In a recent PNAS report, Kirsten Grorud-Colvert and colleagues summarise the communication strategy implemented for the establishment of marine reserves off the Californian coast, and suggest that the framework used could and should be adopted more widely by the scientific community.

Effective communication in conservation science is vital, and the authors state that scientists who see communication as a top-down transmission of information run the risk of alienating key audiences – particularly those who are knowledgeable about the issue.

The audiences in question are usually extremely diverse, with different levels of technical knowledge, values and opinions. Hence no single form of communication will be most effective at reaching all of them.

The authors continue to outline a four-step strategy used in the case study, involving;

  1. Getting to ‘know the audience‘ – identifying the needs, level of knowledge and background of different groups, and using this to tailor communication efforts
  2. Identifying ‘main messages‘ – including the original problem, why this should matter to the audiences, the actions required, and what benefits the audiences would derives from those actions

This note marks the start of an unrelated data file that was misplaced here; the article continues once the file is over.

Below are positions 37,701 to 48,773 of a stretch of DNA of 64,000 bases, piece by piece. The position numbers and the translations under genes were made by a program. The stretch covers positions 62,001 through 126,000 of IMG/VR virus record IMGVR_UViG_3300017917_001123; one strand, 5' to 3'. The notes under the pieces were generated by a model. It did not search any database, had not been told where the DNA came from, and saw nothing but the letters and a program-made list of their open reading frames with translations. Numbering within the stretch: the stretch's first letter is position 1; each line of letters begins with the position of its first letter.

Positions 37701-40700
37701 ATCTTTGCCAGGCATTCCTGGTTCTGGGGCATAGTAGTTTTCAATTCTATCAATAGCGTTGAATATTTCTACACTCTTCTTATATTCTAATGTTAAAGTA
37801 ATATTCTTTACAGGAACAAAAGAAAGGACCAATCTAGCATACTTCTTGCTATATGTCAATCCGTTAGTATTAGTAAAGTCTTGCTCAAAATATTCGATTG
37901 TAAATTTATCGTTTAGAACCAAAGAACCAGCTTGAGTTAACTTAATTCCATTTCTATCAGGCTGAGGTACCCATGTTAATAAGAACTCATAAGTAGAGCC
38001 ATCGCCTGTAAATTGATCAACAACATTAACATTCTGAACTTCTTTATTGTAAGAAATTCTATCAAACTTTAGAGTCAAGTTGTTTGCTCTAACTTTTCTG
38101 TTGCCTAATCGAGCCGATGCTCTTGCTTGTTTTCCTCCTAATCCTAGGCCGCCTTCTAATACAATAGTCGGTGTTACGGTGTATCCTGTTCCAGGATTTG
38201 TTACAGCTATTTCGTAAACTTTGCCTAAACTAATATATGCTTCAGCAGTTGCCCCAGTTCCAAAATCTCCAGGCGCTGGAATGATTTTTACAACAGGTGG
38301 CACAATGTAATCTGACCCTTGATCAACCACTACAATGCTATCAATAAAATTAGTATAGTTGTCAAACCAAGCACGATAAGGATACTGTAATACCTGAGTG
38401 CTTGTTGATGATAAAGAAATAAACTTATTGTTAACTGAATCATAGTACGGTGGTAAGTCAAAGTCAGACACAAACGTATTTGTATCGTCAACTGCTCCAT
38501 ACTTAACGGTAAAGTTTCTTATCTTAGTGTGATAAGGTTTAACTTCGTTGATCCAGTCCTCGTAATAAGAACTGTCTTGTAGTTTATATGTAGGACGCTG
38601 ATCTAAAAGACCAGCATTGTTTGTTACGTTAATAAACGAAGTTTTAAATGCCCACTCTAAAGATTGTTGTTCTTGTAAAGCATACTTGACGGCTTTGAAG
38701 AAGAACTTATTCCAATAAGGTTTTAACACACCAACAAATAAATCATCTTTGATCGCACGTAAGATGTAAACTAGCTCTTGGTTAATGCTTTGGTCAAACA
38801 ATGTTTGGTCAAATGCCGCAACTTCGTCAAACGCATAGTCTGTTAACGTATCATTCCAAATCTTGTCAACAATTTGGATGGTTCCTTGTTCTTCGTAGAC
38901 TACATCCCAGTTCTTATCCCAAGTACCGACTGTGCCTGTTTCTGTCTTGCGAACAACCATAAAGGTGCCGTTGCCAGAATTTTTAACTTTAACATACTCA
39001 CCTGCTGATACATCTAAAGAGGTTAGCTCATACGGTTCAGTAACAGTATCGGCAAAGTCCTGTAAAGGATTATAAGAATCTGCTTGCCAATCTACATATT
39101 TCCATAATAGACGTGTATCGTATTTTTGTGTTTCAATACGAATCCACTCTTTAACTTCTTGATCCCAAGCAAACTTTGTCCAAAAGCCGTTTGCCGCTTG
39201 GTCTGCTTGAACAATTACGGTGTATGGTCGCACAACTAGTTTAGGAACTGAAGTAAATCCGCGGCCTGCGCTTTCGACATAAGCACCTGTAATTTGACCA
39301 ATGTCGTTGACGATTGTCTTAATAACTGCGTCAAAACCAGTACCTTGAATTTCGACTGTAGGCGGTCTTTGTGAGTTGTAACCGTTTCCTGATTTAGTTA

3. Choosing communication tactics – a diverse range of communication approaches were used, including printed materials, web content and presentations to small groups
  4. Measuring the success of communications

The strategy used in the case study involved collaboration between scientists, graphic designers, communication professionals, and policy experts, and the authors assert that this framework should become more prevalent. In addition, they suggest that a communication strategy should be an inherent component of research grants, and that scientists should make the most the growing body of available resources.

The full report can be read here.

Source: BES Ecology & Policy Blog

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